This was a busy week for us as we moved tents again. This is now our sixth tent in the 12 weeks since Christmas. We started with an old scout tent at the old camp. As that fell apart, we pitched another tent over it, and that gradually ripped apart in the strong winter winds. Then we moved to an old army tent which we stayed in until the camp closed. In the new camp we have now been in two small ‘humanitarian relief’ tents, which are 4x4, and 16 square metre family tents, to be used to house a family each when disaster strikes. By the end of this week we had our sixth tent: a much larger 72 square metre marquee.
We are not sure how exactly the tent came about. On Monday to Wednesday we had so many children that we spilled over into teaching outside in the open air. It isn’t ideal in the open air as paper blows off desks. Although the sun was warmer than it had been previously, there was still a sharp wind. On Wednesday the mayor visited the camp and came to see us. We explained that we were struggling because of the small tent size and that actually being able to get more children into school is an important part of child protection. When the children are in school they are not at risk of accidents or mishap around the camp.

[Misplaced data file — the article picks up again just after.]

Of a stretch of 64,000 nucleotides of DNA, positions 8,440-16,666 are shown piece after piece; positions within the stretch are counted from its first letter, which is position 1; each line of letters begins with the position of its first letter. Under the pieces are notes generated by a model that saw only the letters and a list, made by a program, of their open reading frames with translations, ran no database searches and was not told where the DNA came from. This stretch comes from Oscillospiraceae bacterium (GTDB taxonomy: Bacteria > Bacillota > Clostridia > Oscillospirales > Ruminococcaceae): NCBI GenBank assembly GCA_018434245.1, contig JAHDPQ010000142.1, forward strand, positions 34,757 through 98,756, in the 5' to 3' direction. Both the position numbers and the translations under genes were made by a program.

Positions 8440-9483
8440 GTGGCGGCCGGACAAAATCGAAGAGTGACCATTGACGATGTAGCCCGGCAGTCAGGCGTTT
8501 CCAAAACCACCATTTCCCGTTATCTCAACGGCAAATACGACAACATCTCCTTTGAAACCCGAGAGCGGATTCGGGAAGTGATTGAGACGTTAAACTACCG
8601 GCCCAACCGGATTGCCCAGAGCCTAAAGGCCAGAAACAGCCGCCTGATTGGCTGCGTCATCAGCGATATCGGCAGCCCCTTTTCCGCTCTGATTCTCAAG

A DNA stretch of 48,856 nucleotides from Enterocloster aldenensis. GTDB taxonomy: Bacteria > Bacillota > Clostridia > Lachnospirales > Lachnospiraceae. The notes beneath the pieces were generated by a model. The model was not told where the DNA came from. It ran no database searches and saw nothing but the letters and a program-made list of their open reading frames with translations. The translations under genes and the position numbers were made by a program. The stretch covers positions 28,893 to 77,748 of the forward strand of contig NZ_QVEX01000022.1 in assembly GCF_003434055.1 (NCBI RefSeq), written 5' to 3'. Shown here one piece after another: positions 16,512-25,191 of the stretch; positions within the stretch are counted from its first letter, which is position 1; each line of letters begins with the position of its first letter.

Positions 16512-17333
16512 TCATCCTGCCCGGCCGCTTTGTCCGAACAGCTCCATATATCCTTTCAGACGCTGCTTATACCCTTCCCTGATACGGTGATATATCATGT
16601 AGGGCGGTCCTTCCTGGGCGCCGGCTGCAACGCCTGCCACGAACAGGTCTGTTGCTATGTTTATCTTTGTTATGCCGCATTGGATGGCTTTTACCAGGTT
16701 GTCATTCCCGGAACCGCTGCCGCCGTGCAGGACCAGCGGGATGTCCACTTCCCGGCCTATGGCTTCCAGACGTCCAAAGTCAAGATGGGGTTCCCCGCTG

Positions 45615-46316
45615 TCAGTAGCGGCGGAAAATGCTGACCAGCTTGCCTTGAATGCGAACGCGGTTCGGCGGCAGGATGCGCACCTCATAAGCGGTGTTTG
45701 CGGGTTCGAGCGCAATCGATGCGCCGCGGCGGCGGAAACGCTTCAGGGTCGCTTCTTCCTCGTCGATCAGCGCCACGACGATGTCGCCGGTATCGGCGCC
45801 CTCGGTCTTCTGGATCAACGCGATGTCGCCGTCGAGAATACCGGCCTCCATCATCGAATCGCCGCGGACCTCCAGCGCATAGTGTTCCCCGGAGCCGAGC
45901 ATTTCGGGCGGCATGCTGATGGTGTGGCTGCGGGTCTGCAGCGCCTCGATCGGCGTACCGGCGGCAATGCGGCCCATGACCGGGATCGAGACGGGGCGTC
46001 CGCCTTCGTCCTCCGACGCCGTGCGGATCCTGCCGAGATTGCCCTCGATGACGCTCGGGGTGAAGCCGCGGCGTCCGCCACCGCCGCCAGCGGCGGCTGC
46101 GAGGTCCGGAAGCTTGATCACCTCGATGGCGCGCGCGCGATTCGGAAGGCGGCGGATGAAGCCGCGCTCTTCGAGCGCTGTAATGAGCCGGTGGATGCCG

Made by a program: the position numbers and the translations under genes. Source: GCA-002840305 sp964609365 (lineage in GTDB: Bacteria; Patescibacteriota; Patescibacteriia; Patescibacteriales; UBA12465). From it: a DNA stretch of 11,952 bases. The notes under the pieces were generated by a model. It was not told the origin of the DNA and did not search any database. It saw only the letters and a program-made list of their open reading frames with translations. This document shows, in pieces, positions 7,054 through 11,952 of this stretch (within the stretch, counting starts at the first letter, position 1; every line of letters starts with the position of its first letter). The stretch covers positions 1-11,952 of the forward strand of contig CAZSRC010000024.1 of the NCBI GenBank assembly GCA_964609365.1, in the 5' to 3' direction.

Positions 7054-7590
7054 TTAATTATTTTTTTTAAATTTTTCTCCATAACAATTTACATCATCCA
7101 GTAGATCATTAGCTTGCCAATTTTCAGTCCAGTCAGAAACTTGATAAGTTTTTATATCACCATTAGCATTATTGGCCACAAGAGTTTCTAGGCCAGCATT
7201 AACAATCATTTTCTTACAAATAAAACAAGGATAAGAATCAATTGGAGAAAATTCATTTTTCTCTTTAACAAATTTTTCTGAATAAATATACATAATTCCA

The very next day, on Thursday, a truck drove up and dropped off the larger tent. It isn’t a new tent. It’s the old ‘women and children’s distribution tent’ from the old camp. Neither the mayor’s office, nor Utopia 56 who manage the camp, know how or why the tent has come to us. And at first there was considerable consternation about whether the tent should be erected. Whilst discussions were still going on in the camp about whether the tent could be erected or not, a large group of volunteers turned up and just started putting up the tent. By the time that the decision was communicated to us that the tent should not be put up, it was already up and in use.
As an old tent, it has a considerable number of holes and gashes in it and some posts had to be improvised to replace missing parts. Fortunately several refugees turned up with sewing kits and sat there, literally sewing up holes and then covering them in waterproof tape. When the tent was up, another team of volunteers turned up and started making a solid floor out of pallets and wooden boards.
By the end of the week we had therefore gone from 2 small tents which could accommodate a maximum of about 20 children between them, to a single large tent which can now accommodate up to 50 children at any one time.